Campaigners are launching legal action against Natural England for issuing a licence to HS2 allowing it to "destroy" land at an ancient woodland in the Chilterns AONB.

Mark Keir on behalf of the Jones’ Hill Wood Earth Protectors has said the campaign group is set to launch a “landmark” legal case after HS2 was allowed to fell 0.7 hectares of land at Jones Hill Wood, near Wendover, as part of its construction works.

The area is home to the barbastelle bat, which is at risk of extinction, as well as a number of other protected species, such as noctule, brown long-eared, Natterers, common and soprano pipistrelle bat roosts, as well as ancient ecosystems

Lisa Foster, a partner at Richard Buxton Solicitors, which is bringing the case on behalf of the Jones’ Hill Wood Earth Protectors, said: “What we see now is a regulatory failure when the licence to fell an ancient woodland, known to contain protected species and accepted to have a rare barbastelle maternity roost, is given consent in the absence of clear evidence the mitigation is appropriate or will work.”

Jones Hill Wood is also said to have inspired Great Missenden author Roald Dahl to write Fantastic Mr Fox, and is one of 20 ancient woodlands across Bucks, Northamptonshire, Warwickshire and Staffordshire totalling 19.45 hectares, that HS2 contractors are attempting to translocate.

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Translocation is the moving of woodland soils from one place to another in the hope that it will re-grow.

Rob Mileto, who has 30 years’ experience in ecological consultancy and is the principal consultant of EcoTech, said: “The compensation measures proposed for a barbastelle maternity roost are unproven. Natural England are taking an unwarranted leap of faith with one of Britain’s rarest bats.”

Bucks Free Press: Picture by Miles WalkerPicture by Miles Walker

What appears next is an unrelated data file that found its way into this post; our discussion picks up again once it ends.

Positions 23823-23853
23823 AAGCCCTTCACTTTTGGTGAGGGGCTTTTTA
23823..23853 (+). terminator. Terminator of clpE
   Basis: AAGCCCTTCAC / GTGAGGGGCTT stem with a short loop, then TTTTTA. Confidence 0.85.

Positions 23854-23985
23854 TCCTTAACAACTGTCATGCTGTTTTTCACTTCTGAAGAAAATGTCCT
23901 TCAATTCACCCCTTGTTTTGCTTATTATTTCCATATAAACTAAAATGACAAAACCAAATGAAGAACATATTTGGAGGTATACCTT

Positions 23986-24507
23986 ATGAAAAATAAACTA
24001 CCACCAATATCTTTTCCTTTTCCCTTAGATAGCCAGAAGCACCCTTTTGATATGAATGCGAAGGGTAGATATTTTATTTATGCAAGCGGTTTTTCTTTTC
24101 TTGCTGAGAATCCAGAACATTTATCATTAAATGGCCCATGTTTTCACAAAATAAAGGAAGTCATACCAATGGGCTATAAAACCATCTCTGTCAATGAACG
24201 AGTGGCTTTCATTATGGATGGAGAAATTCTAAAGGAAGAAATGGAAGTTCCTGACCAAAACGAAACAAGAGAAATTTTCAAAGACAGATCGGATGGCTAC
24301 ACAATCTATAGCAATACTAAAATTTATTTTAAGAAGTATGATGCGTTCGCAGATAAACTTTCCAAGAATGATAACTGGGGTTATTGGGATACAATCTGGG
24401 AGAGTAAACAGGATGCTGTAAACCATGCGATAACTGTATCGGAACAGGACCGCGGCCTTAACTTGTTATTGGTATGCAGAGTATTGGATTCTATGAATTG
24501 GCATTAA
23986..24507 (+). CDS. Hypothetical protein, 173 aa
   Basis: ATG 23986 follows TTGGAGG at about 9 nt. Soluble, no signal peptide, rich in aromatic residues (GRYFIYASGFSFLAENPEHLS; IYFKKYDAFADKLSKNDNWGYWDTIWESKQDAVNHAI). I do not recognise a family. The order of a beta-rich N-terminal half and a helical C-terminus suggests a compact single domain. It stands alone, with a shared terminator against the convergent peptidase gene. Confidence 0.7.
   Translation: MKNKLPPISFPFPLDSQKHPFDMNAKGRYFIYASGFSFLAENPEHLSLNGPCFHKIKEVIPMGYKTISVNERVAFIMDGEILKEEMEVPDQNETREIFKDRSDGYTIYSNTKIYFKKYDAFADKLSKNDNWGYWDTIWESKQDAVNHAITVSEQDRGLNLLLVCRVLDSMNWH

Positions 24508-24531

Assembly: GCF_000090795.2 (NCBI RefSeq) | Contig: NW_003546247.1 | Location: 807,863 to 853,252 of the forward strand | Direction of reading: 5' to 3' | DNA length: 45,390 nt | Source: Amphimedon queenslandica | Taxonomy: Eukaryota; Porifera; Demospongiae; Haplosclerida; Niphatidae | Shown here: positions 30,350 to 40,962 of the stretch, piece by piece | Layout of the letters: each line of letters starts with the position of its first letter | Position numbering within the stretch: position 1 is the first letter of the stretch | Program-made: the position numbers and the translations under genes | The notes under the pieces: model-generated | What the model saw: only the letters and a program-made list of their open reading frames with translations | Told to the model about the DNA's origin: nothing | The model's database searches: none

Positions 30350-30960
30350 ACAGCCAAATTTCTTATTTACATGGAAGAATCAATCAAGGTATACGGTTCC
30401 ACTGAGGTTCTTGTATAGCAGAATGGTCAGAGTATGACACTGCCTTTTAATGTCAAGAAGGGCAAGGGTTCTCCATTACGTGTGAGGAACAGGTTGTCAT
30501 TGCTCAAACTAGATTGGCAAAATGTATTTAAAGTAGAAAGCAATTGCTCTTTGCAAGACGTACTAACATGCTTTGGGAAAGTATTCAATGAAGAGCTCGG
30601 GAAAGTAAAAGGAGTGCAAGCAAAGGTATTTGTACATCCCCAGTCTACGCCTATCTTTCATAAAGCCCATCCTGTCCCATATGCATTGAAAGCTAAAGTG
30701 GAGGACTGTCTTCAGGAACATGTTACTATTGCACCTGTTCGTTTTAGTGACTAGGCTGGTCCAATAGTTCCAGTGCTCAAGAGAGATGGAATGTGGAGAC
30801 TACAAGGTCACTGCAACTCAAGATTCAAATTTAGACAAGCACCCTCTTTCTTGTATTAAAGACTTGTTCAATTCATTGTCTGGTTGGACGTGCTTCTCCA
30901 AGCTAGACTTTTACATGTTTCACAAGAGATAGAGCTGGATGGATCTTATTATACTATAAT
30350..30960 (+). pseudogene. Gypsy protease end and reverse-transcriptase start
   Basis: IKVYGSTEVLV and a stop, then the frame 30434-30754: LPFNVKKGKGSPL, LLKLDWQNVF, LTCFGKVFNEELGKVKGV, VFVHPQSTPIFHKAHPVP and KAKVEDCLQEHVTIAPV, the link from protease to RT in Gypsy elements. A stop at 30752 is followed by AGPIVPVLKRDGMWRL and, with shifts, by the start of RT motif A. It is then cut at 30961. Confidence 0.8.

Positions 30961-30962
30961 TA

A fundraising campaign to launch the legal challenge against Natural England raise £35,000.

The campaign group said: “Additionally, the mitigation at this stage includes the installation of bat boxes, which – incredibly – HS2 has installed in close proximity to heavy floodlights, which can threaten bats’ survival through entombment and starvation.”

Mr Keir says he is concerned that Natural England is “failing to take steps through rigorous compliance checks to ensure the mitigation is being done properly”.

He added: “During this time, a heartbreaking amount of this irreplaceable habitat has been destroyed and rare bats are put at risk.”

Bucks Free Press: Picture by Miles WalkerPicture by Miles Walker

Ms Foster said: “The real tragedy, and block to strong legal protection, is a weak regulator. Natural England has the powers to enforce the law and in our view for the reasons set out in the grounds of the claim, they have failed to do so in respect of Jones’ Hill Wood.

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“Without legal proceedings this licence decision sets the bar for derogations licences where there are important rare protected species like the barbastelle bat too low and will create a terrible precedent for future actions of HS2 and others.”

The BFP approached Natural England for comment.

Dave Slate, its director for wildlife licensing and enforcement cases, said: “We do not comment on ongoing legal proceedings.”